What biodiversity net gain will mean for developers
So much for making the planning system quicker and cheaper. While few would dispute the merits of biodiversity net gain, there's no getting away from the fact that it will add a new layer of complexity and cost.
The legal framework for BNG is set out in the Environment Act 2021 which provides a requirement that new developments achieve at least a 10 per cent. biodiversity net gain increase from a site's pre-development biodiversity value. In January, the Department for Environment, Food and Rural Affairs published its consultation on the Regulations needed to implement this requirement which contains proposals on how BNG should be applied to residential and commercial development as well as to infrastructure projects.
This briefing looks at what BNG will mean for developers. A separate briefing will look at BNG in the context of Nationally Significant Infrastructure Projects.
When will the BNG requirements commence?
For development consented under the Town and Country Planning Act 1990, the obligations are due to apply to new planning applications submitted after November 2023. However, some local authorities are already treating BNG as if it applies now and are requiring BNG to be provided as part of a scheme and secured by condition or a section 106 obligation.
Are there any exemptions?
It is proposed that BNG will not apply to:
- Low impact habitats: which will be defined by their size and habitat value. A range between 2 and 50 square metres is suggested. This is proposed to include development where the "baseline biodiversity score" is zero such as development wholly on hardstanding or sealed surfaces.
- Change of use applications.
- Developments which enhance biodiversity for the purpose of discharging the BNG obligation.
There will be no general exemption for brownfield sites but a site may be exempt under the "low impact" test.
How will you be expected to provide BNG?
There will be a hierarchy of obligations as follows:
Option 1. Through on-site provision. This will be the primary requirement. If sufficient BNG cannot be provided on-site, then you can look at option 2.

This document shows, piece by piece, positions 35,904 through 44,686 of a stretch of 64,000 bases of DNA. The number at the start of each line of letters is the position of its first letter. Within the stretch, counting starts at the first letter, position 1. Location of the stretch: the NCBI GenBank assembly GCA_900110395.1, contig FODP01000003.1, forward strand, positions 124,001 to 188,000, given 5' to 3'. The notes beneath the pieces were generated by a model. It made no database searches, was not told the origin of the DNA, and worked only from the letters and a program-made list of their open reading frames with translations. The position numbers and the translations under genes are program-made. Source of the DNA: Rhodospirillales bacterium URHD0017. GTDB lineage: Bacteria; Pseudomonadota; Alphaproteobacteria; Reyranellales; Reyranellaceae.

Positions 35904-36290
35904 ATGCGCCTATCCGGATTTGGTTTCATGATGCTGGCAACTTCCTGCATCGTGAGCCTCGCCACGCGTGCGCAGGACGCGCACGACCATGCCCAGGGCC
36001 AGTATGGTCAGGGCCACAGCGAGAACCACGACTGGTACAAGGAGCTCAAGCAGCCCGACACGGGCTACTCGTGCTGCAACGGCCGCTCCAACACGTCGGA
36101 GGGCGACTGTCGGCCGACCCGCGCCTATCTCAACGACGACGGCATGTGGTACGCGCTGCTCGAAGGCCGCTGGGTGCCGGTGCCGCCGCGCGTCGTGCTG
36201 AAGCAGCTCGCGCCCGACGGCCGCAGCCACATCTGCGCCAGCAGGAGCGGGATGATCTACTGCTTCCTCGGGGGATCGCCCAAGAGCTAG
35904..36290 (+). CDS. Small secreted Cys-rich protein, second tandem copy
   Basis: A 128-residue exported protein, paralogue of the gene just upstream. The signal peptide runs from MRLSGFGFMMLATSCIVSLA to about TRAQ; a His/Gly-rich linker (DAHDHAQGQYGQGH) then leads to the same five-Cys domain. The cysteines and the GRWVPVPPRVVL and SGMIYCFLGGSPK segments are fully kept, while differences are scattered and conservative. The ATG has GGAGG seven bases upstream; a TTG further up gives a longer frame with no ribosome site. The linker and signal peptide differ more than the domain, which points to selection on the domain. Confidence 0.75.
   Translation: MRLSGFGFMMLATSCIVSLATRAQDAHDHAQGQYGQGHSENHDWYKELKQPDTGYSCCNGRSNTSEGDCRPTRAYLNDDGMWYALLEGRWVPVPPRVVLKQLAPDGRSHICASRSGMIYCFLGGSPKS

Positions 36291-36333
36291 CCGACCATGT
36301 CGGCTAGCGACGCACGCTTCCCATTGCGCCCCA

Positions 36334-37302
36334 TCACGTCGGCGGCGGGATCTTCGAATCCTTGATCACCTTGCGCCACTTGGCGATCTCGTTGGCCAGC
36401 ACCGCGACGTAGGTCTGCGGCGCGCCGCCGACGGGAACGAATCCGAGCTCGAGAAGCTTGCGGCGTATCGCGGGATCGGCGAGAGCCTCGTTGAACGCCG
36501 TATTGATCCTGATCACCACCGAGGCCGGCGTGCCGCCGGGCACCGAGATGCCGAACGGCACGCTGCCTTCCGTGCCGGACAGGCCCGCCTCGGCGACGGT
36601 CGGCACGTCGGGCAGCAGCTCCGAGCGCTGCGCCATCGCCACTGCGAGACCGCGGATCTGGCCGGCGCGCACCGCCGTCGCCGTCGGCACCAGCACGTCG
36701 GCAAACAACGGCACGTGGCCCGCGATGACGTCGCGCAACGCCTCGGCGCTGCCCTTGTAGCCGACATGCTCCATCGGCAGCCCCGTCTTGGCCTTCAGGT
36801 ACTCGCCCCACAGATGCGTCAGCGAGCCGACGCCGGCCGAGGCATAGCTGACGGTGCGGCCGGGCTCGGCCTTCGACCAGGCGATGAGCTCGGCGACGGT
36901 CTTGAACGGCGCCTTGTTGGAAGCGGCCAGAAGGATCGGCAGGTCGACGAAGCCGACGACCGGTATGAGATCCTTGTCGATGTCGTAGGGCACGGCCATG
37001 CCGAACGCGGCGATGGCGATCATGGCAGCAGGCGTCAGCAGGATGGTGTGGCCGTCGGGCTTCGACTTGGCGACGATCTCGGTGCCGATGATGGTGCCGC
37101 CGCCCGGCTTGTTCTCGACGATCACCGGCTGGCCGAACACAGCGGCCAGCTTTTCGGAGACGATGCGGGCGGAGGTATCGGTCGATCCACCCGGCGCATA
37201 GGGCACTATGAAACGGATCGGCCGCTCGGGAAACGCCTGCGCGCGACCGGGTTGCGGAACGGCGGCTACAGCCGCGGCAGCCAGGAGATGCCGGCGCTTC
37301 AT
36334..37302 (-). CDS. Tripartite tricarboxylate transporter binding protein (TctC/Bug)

Option 2. By providing BNG on another site yourself or by buying "biodiversity units"; namely units provided by other landowners. This presents the opportunity to sell excess land that is otherwise unsuitable for development, such as marshy or previously farmed land, or units from development sites that have exceeded the BNG requirements, on to developers who cannot provide on-site mitigation to meet their BNG obligations.
Option 3. Biodiversity credits. These can be bought from the government but will be very much a last resort and available only if you can demonstrate that you cannot provide on-site or offsite BNG or buy biodiversity units.
What will BNG mean for your planning application?
BNG will need to be a key consideration in reaching a decision about site acquisition and design at the pre-application stage. For example, greenfield sites with high biodiversity value may no longer be a tenable option given that large areas will need to be set aside for habitat enhancement while brownfield sites may have more value as an off-setting unit rather than for development.
Your planning application will need to include biodiversity gain information which will set out:
- the application site's pre-development value;
- steps taken to minimise adverse biodiversity impacts;
- the proposed approach to on-site enhancements; and
- any proposed off-site biodiversity enhancements including the use of credits.
For outline and phased developments, more detail will need to be submitted including an explanation of how BNG will be delivered across the whole site and how BNG will be provided if later phases do not come forward.